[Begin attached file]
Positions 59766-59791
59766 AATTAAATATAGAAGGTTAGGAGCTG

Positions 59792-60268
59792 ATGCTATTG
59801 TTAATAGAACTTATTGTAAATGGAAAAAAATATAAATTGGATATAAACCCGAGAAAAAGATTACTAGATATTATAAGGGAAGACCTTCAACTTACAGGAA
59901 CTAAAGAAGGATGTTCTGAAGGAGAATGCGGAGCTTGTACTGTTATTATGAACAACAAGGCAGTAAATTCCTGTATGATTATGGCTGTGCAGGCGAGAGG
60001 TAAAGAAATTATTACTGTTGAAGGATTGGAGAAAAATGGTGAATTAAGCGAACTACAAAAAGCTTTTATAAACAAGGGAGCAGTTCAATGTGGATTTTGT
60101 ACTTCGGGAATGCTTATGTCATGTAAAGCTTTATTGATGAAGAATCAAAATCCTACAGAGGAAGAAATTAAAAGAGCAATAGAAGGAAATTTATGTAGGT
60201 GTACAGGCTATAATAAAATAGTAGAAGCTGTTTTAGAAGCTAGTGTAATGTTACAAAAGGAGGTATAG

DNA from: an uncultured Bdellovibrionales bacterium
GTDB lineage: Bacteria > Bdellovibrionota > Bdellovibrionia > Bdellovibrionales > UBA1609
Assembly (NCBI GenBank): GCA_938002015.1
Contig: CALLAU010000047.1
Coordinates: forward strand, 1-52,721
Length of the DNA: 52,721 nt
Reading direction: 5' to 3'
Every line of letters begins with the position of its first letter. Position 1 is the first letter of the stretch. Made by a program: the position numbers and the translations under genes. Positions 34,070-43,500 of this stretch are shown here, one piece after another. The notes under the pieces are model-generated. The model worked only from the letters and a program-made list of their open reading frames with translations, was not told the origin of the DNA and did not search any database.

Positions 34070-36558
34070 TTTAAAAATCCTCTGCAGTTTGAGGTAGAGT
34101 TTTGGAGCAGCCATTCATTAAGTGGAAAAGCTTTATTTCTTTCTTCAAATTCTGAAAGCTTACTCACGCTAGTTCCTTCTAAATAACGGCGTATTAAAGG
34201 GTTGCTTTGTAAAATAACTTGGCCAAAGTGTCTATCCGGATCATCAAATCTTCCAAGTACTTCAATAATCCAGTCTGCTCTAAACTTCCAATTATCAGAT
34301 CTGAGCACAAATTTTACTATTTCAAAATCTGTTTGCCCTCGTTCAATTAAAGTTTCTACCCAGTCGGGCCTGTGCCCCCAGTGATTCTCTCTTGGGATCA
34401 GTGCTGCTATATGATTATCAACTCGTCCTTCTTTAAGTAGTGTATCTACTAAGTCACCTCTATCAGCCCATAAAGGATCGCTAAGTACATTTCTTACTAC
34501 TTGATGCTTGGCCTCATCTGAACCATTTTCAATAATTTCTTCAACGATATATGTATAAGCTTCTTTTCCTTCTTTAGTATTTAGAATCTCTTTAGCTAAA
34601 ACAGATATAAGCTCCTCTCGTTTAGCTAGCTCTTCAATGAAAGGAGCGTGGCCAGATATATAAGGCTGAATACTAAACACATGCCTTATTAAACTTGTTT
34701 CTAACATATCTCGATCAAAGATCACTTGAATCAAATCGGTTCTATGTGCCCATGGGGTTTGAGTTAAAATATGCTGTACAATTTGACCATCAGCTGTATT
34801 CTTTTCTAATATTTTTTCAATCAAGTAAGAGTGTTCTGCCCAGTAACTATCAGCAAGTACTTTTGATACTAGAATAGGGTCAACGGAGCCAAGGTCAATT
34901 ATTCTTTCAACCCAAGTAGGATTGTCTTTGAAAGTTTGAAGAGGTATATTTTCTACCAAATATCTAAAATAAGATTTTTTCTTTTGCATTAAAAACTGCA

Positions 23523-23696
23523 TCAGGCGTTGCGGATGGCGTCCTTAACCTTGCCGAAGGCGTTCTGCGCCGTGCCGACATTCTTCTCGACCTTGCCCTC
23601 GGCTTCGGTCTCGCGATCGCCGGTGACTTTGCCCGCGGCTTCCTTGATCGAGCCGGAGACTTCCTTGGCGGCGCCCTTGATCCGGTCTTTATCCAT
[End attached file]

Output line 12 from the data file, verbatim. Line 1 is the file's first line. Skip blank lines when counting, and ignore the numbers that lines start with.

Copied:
Assembly (NCBI GenBank): GCA_938002015.1